My life is music and music is life,
sweet sounds to help you take flight.
Felix da Housecat.
Well, in a rather unexpected flurry of non-idle activity, we are back with what feels like a sequel to the previous blog post about which books we are supposed to read. Now it’s the turn of music.
Following the recent party political broadcast for the Conservative party, I’m sure the most pressing question facing the country after Boris Johnson’s tea making method – sloshing milk in before extracting the teabag (wince) – is his affection for the Clash. Now, this is not the place for saying the Clash are an overrated band that you’re not allowed to dislike, but here is Boris being admonished for liking them. According to Simon Price he’s not allowed :
Please, Mick Jones, Paul Simonon or Topper Headon, inform Boris Johnson (as Johnny Marr did when David Cameron claimed to be a Smiths fan) that he’s not ALLOWED to like The Clash. (I’d challenge the c*** to name more than 2 Clash songs off the top of his head anyway)
I love this reference to Cameron claiming to be a Smiths fan. Why would he fake it? Surely, he’d be saying he digs Stormzy, or something, to get down with the youth. The Smiths sound like a newsagent to most kids today. Whether you agree with Conservative policies or not, surely, we’re allowed to like the music we like..?
Price’s tweet also hasn’t forgotten the snobby music fan fallback of mocking fair-weather fans ‘what d’you mean you don’t know the Japanese-only Flexi disc demo of Charlie Don’t Surf..?’ The one with the promotional soap-on-a-rope, and the misprint on the label? You don’t? Pah.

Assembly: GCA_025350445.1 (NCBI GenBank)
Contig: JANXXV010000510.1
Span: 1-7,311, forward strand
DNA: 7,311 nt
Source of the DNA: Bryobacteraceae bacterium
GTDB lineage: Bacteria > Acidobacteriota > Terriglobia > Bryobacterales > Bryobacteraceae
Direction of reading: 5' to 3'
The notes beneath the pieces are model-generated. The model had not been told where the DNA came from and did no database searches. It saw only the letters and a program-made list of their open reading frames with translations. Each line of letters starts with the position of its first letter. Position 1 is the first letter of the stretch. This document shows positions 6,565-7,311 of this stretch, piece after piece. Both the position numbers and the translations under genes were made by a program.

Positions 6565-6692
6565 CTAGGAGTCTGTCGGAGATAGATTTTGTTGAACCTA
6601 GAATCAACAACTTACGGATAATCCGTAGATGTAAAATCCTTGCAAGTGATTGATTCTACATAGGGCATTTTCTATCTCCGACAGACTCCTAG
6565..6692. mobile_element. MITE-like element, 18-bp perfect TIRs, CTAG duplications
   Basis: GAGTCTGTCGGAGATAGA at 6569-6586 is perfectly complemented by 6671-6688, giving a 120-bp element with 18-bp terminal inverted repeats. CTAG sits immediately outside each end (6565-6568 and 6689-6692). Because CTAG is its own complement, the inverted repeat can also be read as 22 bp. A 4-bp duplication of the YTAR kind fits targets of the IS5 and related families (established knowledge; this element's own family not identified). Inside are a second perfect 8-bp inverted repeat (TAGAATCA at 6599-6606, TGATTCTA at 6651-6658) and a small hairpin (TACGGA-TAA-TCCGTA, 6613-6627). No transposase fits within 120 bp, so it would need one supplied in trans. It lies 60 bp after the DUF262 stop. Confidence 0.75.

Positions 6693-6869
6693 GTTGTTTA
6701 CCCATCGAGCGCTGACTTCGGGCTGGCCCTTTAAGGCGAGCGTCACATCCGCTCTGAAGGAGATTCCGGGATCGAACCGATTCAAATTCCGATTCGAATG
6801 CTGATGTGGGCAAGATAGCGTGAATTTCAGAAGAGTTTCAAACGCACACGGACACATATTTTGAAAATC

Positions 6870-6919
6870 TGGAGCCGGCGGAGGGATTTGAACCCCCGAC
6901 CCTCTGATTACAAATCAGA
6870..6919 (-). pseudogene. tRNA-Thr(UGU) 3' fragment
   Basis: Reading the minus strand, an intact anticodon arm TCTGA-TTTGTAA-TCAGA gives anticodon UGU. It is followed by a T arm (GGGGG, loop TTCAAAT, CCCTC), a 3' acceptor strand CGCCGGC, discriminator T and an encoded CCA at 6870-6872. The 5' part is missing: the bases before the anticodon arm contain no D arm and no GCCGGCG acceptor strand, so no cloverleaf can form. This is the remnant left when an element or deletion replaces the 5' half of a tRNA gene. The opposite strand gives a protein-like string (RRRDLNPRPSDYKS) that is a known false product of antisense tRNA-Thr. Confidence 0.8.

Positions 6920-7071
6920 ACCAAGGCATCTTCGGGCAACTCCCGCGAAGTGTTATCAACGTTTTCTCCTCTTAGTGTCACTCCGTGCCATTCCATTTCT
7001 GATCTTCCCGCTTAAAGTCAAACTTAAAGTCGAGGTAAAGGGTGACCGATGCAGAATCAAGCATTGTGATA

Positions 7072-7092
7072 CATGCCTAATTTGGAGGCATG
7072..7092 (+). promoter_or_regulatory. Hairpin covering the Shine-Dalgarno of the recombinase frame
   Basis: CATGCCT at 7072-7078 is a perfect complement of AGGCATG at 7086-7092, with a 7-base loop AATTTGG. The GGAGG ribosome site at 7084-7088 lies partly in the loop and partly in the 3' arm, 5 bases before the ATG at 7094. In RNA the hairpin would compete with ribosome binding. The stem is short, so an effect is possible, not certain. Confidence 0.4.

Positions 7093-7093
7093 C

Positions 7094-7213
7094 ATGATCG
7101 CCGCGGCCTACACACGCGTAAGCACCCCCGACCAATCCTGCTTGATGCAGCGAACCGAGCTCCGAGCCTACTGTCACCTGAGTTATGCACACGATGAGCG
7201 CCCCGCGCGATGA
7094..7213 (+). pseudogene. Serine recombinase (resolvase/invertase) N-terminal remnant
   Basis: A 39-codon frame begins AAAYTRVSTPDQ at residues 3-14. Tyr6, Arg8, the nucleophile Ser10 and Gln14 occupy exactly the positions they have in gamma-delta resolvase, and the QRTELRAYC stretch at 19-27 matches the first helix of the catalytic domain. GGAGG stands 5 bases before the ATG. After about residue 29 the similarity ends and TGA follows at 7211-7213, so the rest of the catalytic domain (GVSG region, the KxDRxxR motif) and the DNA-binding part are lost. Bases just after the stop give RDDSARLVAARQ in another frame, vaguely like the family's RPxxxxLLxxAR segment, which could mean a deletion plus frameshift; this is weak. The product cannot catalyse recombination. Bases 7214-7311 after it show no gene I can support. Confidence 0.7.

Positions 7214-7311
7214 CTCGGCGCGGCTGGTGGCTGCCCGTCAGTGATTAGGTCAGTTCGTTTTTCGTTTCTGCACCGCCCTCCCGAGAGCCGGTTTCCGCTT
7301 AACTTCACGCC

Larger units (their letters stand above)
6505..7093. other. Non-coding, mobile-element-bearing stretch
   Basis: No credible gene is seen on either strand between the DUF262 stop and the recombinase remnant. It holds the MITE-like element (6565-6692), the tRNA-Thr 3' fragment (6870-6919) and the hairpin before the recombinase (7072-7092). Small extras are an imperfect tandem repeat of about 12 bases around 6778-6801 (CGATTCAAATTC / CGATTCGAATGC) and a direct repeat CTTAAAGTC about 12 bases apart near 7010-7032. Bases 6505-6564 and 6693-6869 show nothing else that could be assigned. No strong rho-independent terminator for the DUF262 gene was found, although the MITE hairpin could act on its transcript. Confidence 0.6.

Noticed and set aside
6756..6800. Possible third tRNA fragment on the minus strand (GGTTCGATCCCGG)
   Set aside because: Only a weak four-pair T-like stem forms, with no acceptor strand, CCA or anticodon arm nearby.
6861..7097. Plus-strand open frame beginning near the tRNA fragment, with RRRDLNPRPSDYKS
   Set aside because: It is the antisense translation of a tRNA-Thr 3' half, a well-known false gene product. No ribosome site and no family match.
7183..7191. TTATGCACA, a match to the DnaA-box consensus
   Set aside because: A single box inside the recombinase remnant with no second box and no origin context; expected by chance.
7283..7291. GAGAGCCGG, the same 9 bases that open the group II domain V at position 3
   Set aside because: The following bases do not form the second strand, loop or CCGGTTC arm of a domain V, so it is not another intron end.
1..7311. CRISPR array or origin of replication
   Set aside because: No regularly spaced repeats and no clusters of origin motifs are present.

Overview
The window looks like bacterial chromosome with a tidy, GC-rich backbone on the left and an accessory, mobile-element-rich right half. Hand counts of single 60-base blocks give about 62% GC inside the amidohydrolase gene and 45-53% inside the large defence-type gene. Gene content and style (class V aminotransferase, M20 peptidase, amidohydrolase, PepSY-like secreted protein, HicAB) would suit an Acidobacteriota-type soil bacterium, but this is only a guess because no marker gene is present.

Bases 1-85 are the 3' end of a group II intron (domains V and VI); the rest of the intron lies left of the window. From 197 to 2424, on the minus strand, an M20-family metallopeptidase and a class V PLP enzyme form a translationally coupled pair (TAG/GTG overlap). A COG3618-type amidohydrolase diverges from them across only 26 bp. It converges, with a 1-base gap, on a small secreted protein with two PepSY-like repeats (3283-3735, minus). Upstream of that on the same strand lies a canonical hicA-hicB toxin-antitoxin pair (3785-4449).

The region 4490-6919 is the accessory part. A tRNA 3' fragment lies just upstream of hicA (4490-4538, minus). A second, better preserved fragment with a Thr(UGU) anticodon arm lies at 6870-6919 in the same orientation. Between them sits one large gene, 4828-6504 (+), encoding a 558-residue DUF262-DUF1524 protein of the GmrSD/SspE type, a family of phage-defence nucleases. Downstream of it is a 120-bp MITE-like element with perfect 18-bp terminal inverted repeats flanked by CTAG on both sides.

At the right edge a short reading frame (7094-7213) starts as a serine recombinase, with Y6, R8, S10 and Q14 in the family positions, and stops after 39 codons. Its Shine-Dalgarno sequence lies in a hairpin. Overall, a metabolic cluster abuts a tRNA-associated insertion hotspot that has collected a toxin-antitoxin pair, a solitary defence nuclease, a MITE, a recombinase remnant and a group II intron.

The chances are Boris probably could name two Clash songs off the top of his head (he already chose Pressure Drop for his desert island discs in 2005) but I suspect he might currently have more pressing issues on his mind. Apparently Corbyn’s favourite song is Imagine by John Lennon, which is fair enough, if you like that sort of saccharine nonsense, although I suspect his morning alarm is The Internationale. See, it’s each to their own. We are individuals.
And it might be argued that music and books have embattled one another in competition for which best reflects a person. They are the badges of tribes: the existentialists rubbing up against the historians and the romantics, whilst the Pretenders and Madness and Take That vying for dominance on school bags and folders. At least they used to.
So, at what point do the taste police swoop in and dictate what we like. I recall vividly being mocked for liking electronic pop music, as it was not ‘real’. The real versus synthetic debate raged for years at my school, which drove me further into ZTT, A-Ha, Pet Shop Boys, ABC, New Order, Madonna and Italo-disco. In fact, I had to listen to Simple Minds, U2 or Bruce Hornsby (god I was cool!) in private so as to not ruin my reputation for preferring ‘gay music’. I mean how can music even be gay. Apart from Celine Dion obvs. These days my favourite thing is unpopular pop.
We all know that people listen to the Velvet Underground in public and Erasure in private, but how can it be a surprise that the now meat-and-two-veg choice of the Clash and the Rolling Stones are the choice of a 55-year old man? They are no longer punk; they’re as edgy as a pillow. Rock Da Casbah is now a wedding DJ staple. Boris may even have taken the lyrics to Eton Rifles too literally:
Compose a revolutionary symphony
Then went to bed with a charming young thing
Or was that Corbyn?
Are Labour supporters disallowed from enjoying aspirational yacht rock, and obliged to love Sleaford Mods and Seven Nation Army by the White Stripes? Music has no boundaries, it mingles with the heart, not the head. In the face of mockery there were plenty of times I wished that I didn’t think Never let me down again by Depeche Mose is better than anything by the Beatles, but it’s never going to happen.
You see, my biggest problem with Boris Johnson liking the Clash, which I take as genuine, is that they are a bit crap.
Unfinished Business, the sequel to the WHSMith Fresh Talent novel the Life Assistance Agency, is out now. It is available at Foyles here:
and at Amazon here:
This post was previously published on LifeAssistanceAgency and is republished here with permission from the author.
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